• large users of eligible upstream fuels that operates a facility that emitted, during the previous financial year, an amount of CO2 E to be specified by regulation and that is attributable to the combustion of the eligible upstream fuel supplied; 
  • recipients who use the fuel to manufacture a product or consume the fuel, other than by way of combustion; 
  • recipients who undertake a recognised transformation of the fuel into another type of eligible upstream fuel; 
  • recipients who export or re-supplies eligible upstream fuels; 
  • recipients who export or re-supplies synthetic greenhouse gas; and 
  • recipients who use synthetic greenhouse gas as a feedstock.

The OTN scheme is intended to avoid the double-counting of emissions and to address any gaps in the coverage.

Carbon sequestration rights and opportunities for CSG producers

Part 10 of the Carbon Pollution Reduction Scheme Bill addresses reforestation. The Government introduced the reforestation provisions in recognition of the fact that forests can effectively sequester carbon dioxide. Under the Scheme, free Australian emissions units may be issued to eligible persons who undertake reforestation projects. An entity will only be entitled to free Australian emissions units if it:

  • is a recognised ‘reforestation entity’ within the meaning under section 201; 
  • holds a ‘carbon sequestration right’ within the meaning under section 240 in relation to the project;
  • it is undertaking a reforestation project within the meaning under section 209; and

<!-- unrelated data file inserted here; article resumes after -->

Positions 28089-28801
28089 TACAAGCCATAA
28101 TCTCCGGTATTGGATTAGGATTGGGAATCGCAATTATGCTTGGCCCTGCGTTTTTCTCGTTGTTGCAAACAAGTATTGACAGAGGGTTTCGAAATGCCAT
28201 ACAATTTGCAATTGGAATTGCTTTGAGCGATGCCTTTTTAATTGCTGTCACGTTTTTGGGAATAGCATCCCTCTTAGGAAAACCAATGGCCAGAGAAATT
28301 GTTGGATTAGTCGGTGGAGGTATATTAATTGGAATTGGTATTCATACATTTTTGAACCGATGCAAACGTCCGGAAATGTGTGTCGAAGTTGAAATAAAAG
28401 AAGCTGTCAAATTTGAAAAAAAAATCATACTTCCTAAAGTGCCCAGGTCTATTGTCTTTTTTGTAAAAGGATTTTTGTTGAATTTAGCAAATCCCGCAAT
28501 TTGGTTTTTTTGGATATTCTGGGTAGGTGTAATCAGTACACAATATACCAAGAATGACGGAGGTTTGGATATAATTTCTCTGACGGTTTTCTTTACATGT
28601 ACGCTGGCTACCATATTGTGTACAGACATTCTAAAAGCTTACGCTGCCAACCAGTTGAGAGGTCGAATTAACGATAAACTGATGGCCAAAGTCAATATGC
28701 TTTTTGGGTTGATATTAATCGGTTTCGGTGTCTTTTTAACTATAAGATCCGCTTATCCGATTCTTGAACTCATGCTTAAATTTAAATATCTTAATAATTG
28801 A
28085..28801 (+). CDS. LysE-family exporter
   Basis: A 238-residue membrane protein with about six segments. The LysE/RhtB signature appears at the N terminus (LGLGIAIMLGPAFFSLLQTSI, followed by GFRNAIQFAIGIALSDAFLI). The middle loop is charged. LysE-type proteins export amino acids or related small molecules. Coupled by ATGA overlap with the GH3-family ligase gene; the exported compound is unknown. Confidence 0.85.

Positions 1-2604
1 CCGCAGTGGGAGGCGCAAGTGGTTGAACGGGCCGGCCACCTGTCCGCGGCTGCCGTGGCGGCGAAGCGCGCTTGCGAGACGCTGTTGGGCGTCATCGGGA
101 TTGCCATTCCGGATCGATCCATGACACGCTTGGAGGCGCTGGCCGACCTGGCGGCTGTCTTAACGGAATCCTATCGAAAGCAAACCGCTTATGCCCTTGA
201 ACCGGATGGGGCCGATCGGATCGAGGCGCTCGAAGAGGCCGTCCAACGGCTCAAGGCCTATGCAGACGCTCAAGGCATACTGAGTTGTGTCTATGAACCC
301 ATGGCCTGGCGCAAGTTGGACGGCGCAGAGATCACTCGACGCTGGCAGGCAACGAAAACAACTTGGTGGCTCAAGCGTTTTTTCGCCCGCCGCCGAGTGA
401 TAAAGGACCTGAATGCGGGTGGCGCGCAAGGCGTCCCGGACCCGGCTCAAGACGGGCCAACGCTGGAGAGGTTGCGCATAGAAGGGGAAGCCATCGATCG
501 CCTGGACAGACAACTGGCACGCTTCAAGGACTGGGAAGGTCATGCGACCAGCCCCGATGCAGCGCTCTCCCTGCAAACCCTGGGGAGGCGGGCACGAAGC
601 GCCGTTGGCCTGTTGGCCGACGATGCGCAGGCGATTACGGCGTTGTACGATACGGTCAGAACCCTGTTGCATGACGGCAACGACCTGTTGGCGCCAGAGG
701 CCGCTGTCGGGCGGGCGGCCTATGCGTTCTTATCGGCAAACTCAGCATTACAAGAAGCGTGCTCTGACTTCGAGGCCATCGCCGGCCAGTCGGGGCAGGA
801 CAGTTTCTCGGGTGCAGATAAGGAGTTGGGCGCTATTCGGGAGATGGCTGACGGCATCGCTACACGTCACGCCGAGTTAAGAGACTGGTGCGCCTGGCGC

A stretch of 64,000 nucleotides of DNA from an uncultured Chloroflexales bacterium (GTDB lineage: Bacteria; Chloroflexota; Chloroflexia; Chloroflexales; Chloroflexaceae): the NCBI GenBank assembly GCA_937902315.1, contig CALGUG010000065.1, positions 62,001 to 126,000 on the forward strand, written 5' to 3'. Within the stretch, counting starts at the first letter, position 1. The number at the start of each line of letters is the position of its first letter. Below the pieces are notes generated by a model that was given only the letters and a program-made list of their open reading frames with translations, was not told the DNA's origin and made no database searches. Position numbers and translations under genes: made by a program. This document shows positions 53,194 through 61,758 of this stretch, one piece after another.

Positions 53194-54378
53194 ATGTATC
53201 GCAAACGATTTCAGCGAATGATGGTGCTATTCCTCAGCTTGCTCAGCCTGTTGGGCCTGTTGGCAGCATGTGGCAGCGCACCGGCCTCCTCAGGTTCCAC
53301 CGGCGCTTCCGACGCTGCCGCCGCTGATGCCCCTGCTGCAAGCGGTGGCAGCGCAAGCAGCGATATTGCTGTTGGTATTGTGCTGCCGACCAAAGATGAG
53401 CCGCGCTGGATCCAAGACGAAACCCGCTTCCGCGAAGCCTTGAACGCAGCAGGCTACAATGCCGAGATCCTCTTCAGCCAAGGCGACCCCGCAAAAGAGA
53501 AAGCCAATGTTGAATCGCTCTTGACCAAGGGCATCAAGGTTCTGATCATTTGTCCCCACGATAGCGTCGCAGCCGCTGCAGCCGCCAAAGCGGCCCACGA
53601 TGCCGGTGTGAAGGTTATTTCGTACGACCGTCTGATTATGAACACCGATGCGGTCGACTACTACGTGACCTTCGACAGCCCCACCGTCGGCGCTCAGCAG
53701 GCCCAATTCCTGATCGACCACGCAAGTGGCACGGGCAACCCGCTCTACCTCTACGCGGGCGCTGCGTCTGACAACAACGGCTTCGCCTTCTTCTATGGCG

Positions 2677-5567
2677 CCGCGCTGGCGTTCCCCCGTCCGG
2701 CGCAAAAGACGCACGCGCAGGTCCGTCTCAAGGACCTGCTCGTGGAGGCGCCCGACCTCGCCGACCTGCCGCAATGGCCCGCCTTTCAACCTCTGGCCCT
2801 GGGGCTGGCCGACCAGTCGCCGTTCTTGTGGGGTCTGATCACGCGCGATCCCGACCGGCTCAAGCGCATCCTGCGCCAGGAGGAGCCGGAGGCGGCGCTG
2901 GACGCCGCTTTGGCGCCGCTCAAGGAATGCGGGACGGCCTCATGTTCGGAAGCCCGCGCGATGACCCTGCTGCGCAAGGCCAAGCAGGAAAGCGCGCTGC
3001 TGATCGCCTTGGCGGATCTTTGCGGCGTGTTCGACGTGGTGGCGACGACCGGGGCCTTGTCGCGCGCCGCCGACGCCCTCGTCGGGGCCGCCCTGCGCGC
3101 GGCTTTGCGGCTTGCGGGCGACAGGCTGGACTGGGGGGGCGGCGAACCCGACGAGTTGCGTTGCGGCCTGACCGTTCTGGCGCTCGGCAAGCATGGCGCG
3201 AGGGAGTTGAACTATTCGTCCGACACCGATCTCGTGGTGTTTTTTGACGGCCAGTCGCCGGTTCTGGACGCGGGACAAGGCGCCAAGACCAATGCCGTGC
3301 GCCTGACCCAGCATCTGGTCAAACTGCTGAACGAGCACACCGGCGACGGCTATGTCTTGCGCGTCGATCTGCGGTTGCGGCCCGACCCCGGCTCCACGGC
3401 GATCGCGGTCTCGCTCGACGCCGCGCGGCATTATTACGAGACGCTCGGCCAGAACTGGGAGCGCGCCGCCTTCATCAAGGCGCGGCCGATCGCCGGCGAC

• is not subject to the requirements under part 10 to relinquish a number of Australian emissions units.

It is not within the scope of this article to consider these criteria in any detail. It is worthwhile noting, however, that the reforestation provisions of the Carbon Pollution Reduction Scheme Bill may present an opportunity for CSG producers to obtain free emissions units and also manage ‘CSG water’ at the same time.

CSG water is a by-product of the CSG production process. The amount of water produced as a result of CSG activities will depend on a number of different factors, including the depth and permeability of the coal seam. The rapid expansion of the CSG industry in Queensland has seen an equally rapid rise in the amount of CSG water being produced. This water is high in salt content and various other minerals, and is typically disposed of on-site in evaporation ponds.

The Queensland Government is currently developing a policy to manage and constructively use the significant amounts of CSG water produced. The Coal Seam Gas Water Management Policy will make CSG producers responsible for treating and disposing of CSG water. This may create an opportunity for CSG producers to create forestry plantations and benefit from the carbon sequestration provisions of the Carbon Pollution Reduction Scheme Bill.

On 15 May 2009, Santos announced approval for the beneficial use of CSG water in the creation of a large scale forestry plantation, in what may potentially be a ground-breaking solution to CSG water management. Each plantation could provide significant opportunities for carbon sequestration, leading to the possibility of free emissions units under the Carbon Pollution Reduction Scheme. In addition, CSG water would not require the same level of treatment for forestry as it would for human consumption.

CSG producers may therefore kill two birds with one stone, taking advantage of the carbon sequestration provisions of the Carbon Pollution Reduction Scheme Bill while beneficially disposing of the mega litres of water produced each day in the extraction of CSG.

For more information on the Carbon Pollution Reduction Scheme’s impact on coal seam gas producers, please contact HopgoodGanim’s Climate Change specialists.